My knees went, I had no strength and I collapsed in his arms, howling in pain.
‘How?!’ I wept.
The police officer took us inside and sat me down before telling me what had happened.
‘Your mum was turning right into a road when another car drove straight into her,’ he explained.
‘The other driver died, and his passenger was seriously injured.
‘I’m afraid your mum and daughters died on impact.’
How do you take in something like that? How can you comprehend that you’ve lost not one, but three people you love?
Mum was only 60, the girls were just five. I couldn’t get my head around it, but I was about to make it sink in.
‘We need someone to identify their bodies,’ police said.
‘I’ll do it,’ I nodded. I had to see them to believe it.
To shield Michael from more pain, my mum’s best friend Kathy came with me.
As soon as I saw my little girls’ faces, swollen and pale, I broke down. ‘That’s Grace,’ I sobbed, pointing to my beautiful, red-haired girl. ‘And that’s Jessica.’ Her blonde hair was limp against her face.
My little miracles had been cruelly snatched away.
We held a joint funeral for Mum and the twins a week later.
More than 450 people came along, and we played High School Musical songs.
I pictured the girls in their fairy costumes, and it broke my heart knowing I’d never see them again.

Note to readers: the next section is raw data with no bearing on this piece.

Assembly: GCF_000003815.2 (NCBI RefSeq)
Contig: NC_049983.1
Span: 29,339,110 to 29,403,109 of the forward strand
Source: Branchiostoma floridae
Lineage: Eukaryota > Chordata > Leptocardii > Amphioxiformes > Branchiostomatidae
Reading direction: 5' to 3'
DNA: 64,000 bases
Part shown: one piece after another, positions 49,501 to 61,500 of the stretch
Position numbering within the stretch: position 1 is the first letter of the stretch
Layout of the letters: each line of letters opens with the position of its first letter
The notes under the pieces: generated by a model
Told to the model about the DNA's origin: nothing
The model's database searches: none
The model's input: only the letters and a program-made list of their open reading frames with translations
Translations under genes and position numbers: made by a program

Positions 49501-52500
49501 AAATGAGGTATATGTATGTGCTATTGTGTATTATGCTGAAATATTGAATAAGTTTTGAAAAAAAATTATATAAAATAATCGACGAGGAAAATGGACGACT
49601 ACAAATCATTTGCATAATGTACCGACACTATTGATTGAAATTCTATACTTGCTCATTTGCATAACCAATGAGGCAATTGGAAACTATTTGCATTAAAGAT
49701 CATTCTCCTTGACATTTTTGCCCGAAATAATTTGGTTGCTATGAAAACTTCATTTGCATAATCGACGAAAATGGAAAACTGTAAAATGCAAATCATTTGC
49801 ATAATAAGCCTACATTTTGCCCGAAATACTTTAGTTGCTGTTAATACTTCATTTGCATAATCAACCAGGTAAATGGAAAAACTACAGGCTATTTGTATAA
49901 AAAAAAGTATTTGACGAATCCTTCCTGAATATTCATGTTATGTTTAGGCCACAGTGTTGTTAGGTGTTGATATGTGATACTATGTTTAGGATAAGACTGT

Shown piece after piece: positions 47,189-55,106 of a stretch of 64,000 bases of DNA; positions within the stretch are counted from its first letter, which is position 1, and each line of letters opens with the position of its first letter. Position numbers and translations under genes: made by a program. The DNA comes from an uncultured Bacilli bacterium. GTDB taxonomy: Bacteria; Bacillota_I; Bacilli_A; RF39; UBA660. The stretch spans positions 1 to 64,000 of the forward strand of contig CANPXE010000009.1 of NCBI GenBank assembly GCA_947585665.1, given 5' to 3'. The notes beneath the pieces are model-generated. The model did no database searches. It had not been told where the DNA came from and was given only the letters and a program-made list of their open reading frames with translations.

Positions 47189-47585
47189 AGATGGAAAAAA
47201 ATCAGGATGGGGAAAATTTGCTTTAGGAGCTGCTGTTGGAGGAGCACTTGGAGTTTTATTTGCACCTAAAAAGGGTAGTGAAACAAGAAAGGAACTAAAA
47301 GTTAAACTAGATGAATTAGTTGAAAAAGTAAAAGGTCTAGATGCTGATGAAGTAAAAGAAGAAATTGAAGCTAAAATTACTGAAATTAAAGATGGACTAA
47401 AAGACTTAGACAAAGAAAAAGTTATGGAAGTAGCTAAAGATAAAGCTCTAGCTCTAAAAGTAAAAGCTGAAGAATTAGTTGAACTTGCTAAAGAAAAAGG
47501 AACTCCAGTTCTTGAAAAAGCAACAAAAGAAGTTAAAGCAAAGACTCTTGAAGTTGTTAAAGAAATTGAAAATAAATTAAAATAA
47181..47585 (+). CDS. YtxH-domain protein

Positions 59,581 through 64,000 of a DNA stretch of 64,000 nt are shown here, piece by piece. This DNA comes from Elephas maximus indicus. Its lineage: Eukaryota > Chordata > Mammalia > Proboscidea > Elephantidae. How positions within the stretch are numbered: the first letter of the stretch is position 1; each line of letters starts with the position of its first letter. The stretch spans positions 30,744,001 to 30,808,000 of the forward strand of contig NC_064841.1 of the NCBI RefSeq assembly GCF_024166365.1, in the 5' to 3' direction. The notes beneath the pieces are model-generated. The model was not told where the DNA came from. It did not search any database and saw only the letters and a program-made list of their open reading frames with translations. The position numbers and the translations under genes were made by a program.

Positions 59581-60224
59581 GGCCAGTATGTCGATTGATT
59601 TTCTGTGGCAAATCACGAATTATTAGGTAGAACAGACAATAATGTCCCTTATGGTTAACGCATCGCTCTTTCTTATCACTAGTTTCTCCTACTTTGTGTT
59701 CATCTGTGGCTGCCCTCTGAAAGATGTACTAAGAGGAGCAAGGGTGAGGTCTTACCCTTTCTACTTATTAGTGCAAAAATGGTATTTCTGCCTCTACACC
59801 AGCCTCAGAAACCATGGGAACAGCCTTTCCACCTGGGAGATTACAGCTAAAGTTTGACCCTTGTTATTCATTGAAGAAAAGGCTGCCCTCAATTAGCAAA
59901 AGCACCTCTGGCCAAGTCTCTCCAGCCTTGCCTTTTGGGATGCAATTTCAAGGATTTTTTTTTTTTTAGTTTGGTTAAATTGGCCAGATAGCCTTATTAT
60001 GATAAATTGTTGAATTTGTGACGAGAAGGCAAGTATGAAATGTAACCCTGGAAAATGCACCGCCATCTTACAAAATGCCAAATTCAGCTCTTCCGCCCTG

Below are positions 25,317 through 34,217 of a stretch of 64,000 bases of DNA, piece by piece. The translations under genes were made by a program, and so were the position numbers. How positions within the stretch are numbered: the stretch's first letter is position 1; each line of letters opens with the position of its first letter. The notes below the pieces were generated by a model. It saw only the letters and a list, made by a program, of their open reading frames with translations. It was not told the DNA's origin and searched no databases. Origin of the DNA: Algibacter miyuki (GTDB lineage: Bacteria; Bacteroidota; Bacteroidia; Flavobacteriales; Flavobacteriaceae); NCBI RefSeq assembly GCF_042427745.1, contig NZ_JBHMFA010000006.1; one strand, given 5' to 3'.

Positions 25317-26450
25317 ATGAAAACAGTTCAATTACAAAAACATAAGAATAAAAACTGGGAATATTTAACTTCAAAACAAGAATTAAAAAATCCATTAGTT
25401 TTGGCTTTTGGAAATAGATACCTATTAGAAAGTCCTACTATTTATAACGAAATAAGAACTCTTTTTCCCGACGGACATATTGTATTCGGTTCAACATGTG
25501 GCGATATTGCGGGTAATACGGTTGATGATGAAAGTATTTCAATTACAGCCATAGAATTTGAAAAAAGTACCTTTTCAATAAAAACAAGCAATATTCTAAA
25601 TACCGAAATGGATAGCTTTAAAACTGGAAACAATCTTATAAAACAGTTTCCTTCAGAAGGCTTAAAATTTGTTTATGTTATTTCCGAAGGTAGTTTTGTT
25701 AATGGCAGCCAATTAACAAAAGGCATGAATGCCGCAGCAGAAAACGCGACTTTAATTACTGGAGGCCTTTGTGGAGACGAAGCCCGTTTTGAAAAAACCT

The worst wasn’t over, though.
Just a few days later, police contacted us with more news about the crash. ‘The other driver was doing 25mph over the 50mph speed limit.
‘There were prescription and illegal drugs in his system… and we don’t think he had his lights on.’
‘He murdered them!’ Michael cried, breaking down.
Weeks passed and we barely made it through each day. We knew we had to carry on for Kaitlin and Alice, but it was hard.
When the twins’ sixth birthday rolled around four months later, I wanted to do something to remember them by.
‘Why don’t we hold a road safety awareness day?’ Michael suggested to me.
So we got in touch with a local radio station and asked everyone who supported our campaign to hang pink and purple ribbons outside – the twin’s favourite colours.
On the day, as we drove around, pink and purple ribbons fluttered in the breeze everywhere we looked.
‘If just one person sees them and slows down, I’ll know they didn’t die for nothing,’ I said, wiping away tears.
But I didn’t want it to end there. I wanted everyone to know what we’d lost – and learn from it. So when the police told me about a road safety awareness programme for driving offenders, I wanted to get involved and help out.
In November last year, I spoke in front of 150 people. My hands shook and my voice trembled. Then, when I thought I couldn’t continue, I closed my eyes.
For the briefest moment I saw my girls dancing, and Mum smiling encouragingly…
Taking a deep breath, I carried on. ‘Passengers should be aware, too,’ I said. ‘If you see the driver doing something stupid, tell them to stop. Don’t let my mum and daughters die for no reason…’
Since then, I’ve attended many talks and discusssions. This year, we held another awareness day to mark the girls’ birthday.
Their precious lives were cut short but, until I’m with them again, I know they’re forever safe with their Mimi…
Kelly Hornby, 36, Palmwoods, Queensland, Australia